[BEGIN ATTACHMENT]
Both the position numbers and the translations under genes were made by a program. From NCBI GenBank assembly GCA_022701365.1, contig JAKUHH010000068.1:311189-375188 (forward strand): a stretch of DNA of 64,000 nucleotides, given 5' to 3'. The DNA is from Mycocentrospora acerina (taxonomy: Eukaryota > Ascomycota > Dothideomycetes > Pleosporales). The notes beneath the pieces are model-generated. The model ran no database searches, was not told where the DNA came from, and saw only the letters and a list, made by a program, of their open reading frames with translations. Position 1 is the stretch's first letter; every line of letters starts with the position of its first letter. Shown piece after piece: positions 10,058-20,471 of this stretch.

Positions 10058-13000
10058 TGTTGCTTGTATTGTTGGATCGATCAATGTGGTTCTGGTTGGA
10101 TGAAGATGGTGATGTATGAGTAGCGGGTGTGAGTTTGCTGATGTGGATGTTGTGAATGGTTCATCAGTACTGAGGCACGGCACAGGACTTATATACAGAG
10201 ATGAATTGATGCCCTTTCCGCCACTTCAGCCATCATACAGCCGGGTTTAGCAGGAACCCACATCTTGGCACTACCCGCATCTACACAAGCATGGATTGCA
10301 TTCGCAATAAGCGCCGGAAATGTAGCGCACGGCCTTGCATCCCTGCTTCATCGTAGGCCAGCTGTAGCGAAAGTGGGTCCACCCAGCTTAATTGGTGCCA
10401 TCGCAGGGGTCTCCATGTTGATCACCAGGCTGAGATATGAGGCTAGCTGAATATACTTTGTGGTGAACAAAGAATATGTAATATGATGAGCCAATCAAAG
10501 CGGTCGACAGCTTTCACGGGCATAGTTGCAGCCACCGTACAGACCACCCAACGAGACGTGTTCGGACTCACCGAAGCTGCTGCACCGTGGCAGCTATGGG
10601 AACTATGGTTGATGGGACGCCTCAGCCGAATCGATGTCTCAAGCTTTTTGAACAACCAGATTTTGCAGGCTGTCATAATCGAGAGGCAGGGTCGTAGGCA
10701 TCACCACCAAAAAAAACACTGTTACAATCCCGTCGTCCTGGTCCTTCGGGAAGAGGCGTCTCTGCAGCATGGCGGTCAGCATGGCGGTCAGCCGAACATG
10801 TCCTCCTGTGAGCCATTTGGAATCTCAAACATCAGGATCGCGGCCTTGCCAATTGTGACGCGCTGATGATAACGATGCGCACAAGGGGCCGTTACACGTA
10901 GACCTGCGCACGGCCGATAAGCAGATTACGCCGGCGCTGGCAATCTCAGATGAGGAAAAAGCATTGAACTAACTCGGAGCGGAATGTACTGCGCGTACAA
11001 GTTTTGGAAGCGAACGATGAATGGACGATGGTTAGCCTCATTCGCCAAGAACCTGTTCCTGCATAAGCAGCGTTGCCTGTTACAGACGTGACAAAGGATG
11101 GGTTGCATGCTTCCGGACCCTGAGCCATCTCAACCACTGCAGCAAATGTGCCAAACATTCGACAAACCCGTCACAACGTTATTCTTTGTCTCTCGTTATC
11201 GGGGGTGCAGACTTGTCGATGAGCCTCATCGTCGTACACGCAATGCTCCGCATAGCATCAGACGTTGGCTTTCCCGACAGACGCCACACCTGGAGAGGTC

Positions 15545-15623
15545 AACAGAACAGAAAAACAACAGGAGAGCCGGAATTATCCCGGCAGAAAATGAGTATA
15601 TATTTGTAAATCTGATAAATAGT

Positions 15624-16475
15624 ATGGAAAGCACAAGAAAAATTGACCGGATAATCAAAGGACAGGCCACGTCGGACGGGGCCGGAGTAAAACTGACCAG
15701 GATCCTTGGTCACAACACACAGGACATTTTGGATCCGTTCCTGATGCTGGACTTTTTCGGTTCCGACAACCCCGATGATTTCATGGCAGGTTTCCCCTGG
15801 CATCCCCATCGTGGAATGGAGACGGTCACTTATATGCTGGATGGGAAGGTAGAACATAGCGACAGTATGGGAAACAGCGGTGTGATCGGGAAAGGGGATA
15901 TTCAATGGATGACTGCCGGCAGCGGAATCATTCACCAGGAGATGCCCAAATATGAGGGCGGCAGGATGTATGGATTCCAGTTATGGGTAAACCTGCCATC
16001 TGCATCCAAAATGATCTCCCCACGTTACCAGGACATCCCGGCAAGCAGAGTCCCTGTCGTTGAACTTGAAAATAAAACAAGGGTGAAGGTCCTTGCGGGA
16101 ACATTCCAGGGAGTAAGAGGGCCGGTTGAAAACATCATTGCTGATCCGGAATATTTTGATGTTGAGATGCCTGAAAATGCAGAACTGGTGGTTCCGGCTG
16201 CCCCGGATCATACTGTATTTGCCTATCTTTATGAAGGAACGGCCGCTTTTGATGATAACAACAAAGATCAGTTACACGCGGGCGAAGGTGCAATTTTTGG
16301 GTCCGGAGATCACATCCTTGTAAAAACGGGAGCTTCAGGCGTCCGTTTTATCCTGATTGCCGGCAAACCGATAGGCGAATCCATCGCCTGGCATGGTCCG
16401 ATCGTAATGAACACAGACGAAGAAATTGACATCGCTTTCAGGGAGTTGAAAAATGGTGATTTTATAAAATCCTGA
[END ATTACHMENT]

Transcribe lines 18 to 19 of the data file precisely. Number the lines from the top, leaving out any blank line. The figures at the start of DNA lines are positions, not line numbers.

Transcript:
15601 TATTTGTAAATCTGATAAATAGT

Positions 15624-16475